I think I got an extra weeks leave but I virtually had no leave, only a few weeks. I took off to Bonegilla and when I got there it was run by a chap who I had known who had been at the small arms school, that’s where they had great names of small arms, that’s rifles and machine guns instructor.
There was this infantry school at Bonegilla and he had a couple of my mates, one of them had been a POW with the Japanese a bloke who had joined the regular army, Laurie Mail and he had been my mate for years and I hadn’t seen him and he was on the staff there.
I moved into a barrack and was working with him and I remember the next morning the valley sounded, all the army work that I had been mixed up with that was for the soldiers or in this case at the army school it was for the trainees. The door bounced opened and old Latchy put his head “Up up up” and we said “Fair suck of the straw” or words to that effect.
I said “What am I posted to?” he said “We have got some students in and they will do what they did after the First War and that is to qualify for the armory school to be permanent instructors in the army and you are on the staff”. I said “What about quarters I’m married?”.
I would like to ask you if there is anything that you would like to close today, anything that you would like to pass on as a message, or if there is anything that you feel that you would like to say to wrap up our session today?
I would probably say that in my opinion I had a very lucky career in the army in many ways. It was always my
desire as a boy, my father was a marine engineer and spent a lot of his life at sea. We have always connected at the sea and particularly when we lived in Fremantle. When I was fourteen we moved to the eastern states and instead of getting tangled up as a navy cadet or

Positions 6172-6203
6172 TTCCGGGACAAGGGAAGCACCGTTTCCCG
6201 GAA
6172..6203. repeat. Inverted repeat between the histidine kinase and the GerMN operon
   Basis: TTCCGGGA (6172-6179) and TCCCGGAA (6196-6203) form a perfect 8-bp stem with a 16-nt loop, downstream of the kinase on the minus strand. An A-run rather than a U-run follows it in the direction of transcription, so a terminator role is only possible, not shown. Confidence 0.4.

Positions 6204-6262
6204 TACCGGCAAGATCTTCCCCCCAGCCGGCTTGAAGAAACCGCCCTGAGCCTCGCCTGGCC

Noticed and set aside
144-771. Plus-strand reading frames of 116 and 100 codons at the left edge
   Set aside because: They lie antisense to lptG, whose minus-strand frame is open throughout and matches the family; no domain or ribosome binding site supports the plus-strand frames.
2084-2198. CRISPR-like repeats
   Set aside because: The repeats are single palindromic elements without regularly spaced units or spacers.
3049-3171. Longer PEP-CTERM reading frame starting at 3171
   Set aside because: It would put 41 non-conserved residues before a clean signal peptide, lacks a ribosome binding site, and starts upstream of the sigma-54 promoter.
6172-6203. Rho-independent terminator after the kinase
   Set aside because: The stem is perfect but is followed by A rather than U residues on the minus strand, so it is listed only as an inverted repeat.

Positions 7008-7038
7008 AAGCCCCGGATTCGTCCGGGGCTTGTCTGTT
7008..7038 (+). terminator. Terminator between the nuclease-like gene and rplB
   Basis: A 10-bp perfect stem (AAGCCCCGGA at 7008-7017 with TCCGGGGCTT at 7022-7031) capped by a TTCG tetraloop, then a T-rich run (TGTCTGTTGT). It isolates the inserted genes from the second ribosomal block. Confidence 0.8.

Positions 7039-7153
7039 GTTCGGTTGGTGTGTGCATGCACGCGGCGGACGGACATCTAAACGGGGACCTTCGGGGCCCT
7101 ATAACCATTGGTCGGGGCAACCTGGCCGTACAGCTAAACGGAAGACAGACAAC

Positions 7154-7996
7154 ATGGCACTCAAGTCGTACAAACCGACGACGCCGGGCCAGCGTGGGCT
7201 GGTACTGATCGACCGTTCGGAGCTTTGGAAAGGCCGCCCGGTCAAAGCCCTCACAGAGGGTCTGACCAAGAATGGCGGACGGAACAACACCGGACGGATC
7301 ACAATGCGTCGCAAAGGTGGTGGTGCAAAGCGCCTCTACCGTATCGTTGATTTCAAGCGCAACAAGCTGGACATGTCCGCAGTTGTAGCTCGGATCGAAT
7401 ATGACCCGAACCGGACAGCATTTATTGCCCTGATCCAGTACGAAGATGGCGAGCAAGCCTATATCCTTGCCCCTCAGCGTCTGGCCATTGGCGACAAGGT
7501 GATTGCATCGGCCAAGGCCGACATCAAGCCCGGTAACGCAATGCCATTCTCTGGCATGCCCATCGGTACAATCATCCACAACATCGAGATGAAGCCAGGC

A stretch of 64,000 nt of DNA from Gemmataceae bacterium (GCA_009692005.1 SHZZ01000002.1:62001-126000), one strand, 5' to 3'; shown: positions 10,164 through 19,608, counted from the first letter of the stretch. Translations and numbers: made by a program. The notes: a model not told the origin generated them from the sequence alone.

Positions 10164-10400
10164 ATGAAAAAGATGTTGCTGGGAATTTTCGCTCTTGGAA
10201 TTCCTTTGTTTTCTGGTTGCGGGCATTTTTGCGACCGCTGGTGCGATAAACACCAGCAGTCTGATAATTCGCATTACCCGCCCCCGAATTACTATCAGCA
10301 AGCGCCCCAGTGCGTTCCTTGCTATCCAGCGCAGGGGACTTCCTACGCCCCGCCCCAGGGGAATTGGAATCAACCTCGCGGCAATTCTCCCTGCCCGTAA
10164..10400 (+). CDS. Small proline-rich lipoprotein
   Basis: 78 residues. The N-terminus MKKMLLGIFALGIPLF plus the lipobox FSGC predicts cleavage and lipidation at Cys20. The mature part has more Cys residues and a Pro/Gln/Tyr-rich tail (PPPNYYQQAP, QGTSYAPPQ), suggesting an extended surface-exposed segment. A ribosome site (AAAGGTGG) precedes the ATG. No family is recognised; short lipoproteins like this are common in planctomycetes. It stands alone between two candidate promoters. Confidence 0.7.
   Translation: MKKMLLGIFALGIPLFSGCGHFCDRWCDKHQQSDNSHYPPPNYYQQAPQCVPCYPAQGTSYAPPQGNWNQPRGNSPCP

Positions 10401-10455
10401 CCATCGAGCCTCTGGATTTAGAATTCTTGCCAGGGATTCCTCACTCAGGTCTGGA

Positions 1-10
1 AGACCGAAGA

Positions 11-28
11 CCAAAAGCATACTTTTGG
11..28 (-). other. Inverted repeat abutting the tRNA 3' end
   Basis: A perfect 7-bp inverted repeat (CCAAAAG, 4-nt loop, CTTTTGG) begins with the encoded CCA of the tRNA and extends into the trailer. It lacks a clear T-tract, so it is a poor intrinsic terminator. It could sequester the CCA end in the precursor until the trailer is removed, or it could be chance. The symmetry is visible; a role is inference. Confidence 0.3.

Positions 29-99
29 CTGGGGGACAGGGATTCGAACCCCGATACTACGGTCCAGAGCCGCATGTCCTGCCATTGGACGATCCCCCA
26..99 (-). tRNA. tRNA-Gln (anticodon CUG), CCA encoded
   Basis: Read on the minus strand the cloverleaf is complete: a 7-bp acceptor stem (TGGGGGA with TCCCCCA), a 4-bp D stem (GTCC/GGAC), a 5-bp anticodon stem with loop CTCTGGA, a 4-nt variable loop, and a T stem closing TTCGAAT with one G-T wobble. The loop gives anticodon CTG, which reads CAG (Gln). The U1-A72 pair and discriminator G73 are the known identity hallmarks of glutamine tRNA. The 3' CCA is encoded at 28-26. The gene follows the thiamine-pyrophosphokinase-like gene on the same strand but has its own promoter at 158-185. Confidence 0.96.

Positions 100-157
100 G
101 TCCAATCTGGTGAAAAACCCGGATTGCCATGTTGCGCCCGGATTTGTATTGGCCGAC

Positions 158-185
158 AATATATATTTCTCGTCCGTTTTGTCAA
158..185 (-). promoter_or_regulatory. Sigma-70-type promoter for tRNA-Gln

something like that the situation changed by the location. I suppose the greatest thing in my life really is serving in the AIF in the battalion where I suppose a couple of thousand chaps went through it at the time and many
are still alive and great personal friends of mine. There is only one chap now who lives in Canberra. I think the personal side of the battalion is something it’s different from any other thing,
you get to really met such extraordinary people. I had a batman once called Issy Sharpe and by the name you might understand that he was Jewish and he was much older than I was but he was an extraordinary fellow. He had served a very short time and never went overseas in the First War
so he was around about forty. He for quite some time he was my batman and then got into some mischief in the officers mess with some of the other and then lost the job as batman. But he was always a friend of mine even after the war and when he left me he became a rifleman in the battalion. When he was in Tobruk
they use to go out on patrols but the troops in the end asked the company commander that Issy not go out on their patrols because he would be telling them funny stories when they should be silent, they would burst into laughter when they were perhaps in ear shot of the Germans, men like that. Another man that had been my batman a chap called
Bill Waters and he would cut your hair. The company commander would ask could I sent Bill Waters up to the troops for a couple of days to cut their hair, they would be in the front line. Apart from the chaps that were officers that I was serving with
people like Magno he was an extraordinary man, you would virtually say that you loved him but he and the others. General Broadbent I took over his platoon and he rang me the other night from Brisbane and we just chatted about the war and the various things, because we were thinking along the same lines
and we were posted together for so long. He’s been down here several times and every time he comes here we see each other and I think he has a great admiration for me. He’s a solicitor and I think he still practices but he must be well into his eighties now in Sydney.
It’s the men that you meet I think and you realise there are a lot of good people in this world.